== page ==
The GOP’s grip on the levers of state power further tightened with a series of wins in last year’s midterm elections, giving the party a supermajority heading into this year’s legislative session.
Zephyr, a 34-year-old representing the liberal college town of Missoula, found herself in the crosshairs of Montana’s Republican hard-liners after speaking out against the bill to ban medical care for transgender youth.
“If you vote yes on this bill and yes on these amendments, I hope the next time there’s an invocation, when you bow your heads in prayer, you see the blood on your hands,” Zephyr told her colleagues earlier this month.
That night, in a letter and tweet that deliberately misgendered the Democratic lawmaker, all 21 Montana Freedom Caucus members demanded Zephyr’s censure for “using inappropriate and uncalled-for language during a floor debate.”
Zephyr’s efforts to speak from the gallery in the state capital were repeatedly rebuffed in the days that followed. On Monday, hundreds of protesters converged on Helena. “Let her speak,” they chanted. Capitol police in riot gear were deployed. Seven people were arrested on trespassing charges, including two of Medrano’s staffers.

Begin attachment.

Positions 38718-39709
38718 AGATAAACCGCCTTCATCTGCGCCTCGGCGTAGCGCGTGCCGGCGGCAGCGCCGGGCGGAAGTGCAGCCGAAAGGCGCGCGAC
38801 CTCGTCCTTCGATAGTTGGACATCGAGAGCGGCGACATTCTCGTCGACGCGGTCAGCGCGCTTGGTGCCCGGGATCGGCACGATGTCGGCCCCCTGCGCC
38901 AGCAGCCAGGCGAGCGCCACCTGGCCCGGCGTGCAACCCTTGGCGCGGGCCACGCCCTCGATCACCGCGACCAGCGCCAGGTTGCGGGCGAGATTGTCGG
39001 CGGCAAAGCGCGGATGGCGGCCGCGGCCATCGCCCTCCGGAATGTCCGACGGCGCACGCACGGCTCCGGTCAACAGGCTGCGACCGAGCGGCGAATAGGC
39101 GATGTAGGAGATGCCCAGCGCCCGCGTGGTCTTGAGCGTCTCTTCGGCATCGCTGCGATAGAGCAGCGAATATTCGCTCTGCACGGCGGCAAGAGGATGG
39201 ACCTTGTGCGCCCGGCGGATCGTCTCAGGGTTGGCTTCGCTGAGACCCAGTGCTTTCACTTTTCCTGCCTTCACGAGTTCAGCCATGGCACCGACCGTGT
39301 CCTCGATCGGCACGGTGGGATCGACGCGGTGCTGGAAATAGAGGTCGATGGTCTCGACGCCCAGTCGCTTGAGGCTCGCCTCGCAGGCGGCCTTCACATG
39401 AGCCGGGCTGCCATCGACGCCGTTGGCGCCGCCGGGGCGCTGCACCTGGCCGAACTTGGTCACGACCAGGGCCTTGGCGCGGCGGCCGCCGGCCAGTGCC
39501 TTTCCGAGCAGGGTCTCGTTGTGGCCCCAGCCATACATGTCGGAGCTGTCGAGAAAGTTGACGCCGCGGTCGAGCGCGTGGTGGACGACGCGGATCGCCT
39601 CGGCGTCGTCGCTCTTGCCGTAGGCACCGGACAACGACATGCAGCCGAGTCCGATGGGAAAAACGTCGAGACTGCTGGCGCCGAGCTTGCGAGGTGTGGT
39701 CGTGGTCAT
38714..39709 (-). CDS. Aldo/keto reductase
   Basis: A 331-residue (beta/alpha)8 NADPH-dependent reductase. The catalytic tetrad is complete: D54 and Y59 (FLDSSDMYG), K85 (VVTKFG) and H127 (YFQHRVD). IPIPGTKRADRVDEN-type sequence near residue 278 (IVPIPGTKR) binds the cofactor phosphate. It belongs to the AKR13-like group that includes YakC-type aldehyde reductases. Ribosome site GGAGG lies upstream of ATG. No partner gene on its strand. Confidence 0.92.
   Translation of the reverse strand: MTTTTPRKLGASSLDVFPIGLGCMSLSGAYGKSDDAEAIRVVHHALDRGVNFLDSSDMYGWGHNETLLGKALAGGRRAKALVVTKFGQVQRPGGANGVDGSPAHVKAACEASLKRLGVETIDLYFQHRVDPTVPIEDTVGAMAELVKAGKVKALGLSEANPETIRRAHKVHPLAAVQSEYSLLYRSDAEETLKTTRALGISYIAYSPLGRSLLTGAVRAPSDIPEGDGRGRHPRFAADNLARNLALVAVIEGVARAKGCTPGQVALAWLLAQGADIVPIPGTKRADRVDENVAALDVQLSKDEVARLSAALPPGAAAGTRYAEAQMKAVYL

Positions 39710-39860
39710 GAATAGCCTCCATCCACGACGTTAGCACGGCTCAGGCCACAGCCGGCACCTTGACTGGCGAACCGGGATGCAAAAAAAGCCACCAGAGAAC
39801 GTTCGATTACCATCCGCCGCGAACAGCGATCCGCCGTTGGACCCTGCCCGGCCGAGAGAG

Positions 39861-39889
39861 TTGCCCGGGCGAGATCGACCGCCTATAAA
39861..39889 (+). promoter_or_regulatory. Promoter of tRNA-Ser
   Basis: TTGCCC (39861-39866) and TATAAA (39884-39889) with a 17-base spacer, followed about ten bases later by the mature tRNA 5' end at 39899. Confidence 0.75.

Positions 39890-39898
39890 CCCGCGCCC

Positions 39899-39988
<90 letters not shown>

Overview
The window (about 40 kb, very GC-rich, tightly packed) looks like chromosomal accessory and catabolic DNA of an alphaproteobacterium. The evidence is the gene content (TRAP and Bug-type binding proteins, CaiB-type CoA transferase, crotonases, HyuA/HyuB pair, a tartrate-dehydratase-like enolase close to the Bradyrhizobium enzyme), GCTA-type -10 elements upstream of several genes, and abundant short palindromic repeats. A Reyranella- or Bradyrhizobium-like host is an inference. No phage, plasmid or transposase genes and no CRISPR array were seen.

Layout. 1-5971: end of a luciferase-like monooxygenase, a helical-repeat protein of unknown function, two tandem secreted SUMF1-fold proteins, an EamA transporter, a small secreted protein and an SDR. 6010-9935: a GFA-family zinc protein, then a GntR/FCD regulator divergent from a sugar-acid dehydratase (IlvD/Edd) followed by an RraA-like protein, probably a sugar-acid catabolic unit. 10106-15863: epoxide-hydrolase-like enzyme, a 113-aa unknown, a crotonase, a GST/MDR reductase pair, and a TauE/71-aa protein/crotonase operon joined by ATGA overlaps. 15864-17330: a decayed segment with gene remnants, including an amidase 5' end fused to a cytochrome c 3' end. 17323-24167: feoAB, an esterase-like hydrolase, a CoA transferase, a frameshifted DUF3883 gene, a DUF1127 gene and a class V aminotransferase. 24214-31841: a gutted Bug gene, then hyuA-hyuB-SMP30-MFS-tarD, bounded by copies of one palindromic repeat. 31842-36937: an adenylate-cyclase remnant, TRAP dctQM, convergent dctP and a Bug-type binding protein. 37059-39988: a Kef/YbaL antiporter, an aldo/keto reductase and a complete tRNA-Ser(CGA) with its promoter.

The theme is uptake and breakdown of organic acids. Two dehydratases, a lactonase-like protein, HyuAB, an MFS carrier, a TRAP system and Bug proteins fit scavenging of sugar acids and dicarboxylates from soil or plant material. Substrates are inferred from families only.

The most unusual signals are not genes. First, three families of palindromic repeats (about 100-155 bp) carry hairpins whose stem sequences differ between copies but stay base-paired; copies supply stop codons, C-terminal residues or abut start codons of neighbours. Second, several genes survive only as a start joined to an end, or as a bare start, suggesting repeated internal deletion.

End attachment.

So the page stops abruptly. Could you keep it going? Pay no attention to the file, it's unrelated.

Among Zephyr’s constituents, a combination of frustration, fear, and outrage had been building from the moment the legislative session began, Medrano said; the protest was a form of release.
“I think that all sort of came out,” he said. “After over 80 days of not only the jokes, not only the questions, but also the policy, and then now, where we’re actually targeting, harassing, being retaliatory toward individuals from those communities.”
For Medrano, there is a throughline that binds Indigenous rights, trans rights, and reproductive rights: three areas where the Republican Party has directed much of its attention this session.
“Every single one of those individuals practices their own sort of body sovereignty and autonomy,” he said. “The Montana Republicans, the Freedom Caucus, they’re all afraid of these people, and so they legislate to extinguish their existence and/or to make their existences not palatable and not a part of what Montana is.”
“We’re seeing — across age, across race, and even really, across political belief — a real movement being started here to push back and to respond.”
Silenced by her Republican colleagues, Zephyr now sits on a bench outside the Capitol gallery, voting on bills and staying connected with her constituents on her laptop.
“It casts a pall over that building,” Medrano said. “There are lots of awful things that happened there, but there are truly new lows being explored by the supermajority.” At the same time, he added, “I think it speaks to her perseverance, her courage, and bravery.”
Medrano believes the Republican Party’s actions in Montana may, in the end, expand the movement it has sought to control.
“I think this is the moment. I’ve never seen such a groundswell and such camaraderie amongst people,” he said. “We’re seeing — across age, across race, and even really, across political belief — a real movement being started here to push back and to respond.”